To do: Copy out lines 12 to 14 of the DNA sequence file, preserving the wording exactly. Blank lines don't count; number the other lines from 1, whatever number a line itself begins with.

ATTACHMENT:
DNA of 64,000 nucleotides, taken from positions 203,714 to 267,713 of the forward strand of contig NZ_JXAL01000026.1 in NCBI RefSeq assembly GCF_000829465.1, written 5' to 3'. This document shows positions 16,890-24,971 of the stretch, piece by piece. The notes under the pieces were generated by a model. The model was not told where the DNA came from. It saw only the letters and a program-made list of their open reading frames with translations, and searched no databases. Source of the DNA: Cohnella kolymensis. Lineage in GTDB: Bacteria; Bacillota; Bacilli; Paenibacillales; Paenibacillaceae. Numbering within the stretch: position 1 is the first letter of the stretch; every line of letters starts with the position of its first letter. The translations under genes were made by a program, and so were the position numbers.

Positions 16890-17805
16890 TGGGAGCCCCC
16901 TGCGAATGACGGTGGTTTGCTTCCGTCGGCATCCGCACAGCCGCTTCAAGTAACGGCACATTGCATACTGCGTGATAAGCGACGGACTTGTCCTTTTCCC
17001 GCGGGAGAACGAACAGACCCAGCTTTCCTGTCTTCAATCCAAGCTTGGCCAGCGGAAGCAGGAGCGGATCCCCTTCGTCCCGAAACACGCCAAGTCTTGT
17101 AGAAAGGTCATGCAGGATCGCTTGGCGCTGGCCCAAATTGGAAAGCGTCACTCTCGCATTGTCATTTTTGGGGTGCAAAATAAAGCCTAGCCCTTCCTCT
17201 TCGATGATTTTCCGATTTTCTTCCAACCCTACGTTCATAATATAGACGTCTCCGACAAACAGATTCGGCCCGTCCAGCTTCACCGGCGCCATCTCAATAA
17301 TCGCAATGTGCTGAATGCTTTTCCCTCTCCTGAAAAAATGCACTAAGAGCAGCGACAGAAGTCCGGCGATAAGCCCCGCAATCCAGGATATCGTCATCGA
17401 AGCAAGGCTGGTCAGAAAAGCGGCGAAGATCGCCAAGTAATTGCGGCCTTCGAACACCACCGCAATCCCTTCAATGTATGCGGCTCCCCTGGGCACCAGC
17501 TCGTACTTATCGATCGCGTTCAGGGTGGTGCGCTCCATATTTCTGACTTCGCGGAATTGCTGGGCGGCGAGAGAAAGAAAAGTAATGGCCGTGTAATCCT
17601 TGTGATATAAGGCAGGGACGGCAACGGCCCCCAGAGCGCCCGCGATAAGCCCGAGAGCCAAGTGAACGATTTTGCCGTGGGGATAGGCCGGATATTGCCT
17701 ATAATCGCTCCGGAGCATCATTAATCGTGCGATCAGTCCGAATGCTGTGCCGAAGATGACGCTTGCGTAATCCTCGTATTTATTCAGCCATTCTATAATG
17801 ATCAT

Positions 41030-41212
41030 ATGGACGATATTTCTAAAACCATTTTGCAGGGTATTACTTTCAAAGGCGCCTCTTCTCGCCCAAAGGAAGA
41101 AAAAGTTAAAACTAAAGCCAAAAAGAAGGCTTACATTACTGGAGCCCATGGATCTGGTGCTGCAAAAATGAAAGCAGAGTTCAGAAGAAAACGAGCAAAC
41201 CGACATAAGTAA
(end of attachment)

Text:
17701 ATAATCGCTCCGGAGCATCATTAATCGTGCGATCAGTCCGAATGCTGTGCCGAAGATGACGCTTGCGTAATCCTCGTATTTATTCAGCCATTCTATAATG
17801 ATCAT

Positions 41030-41212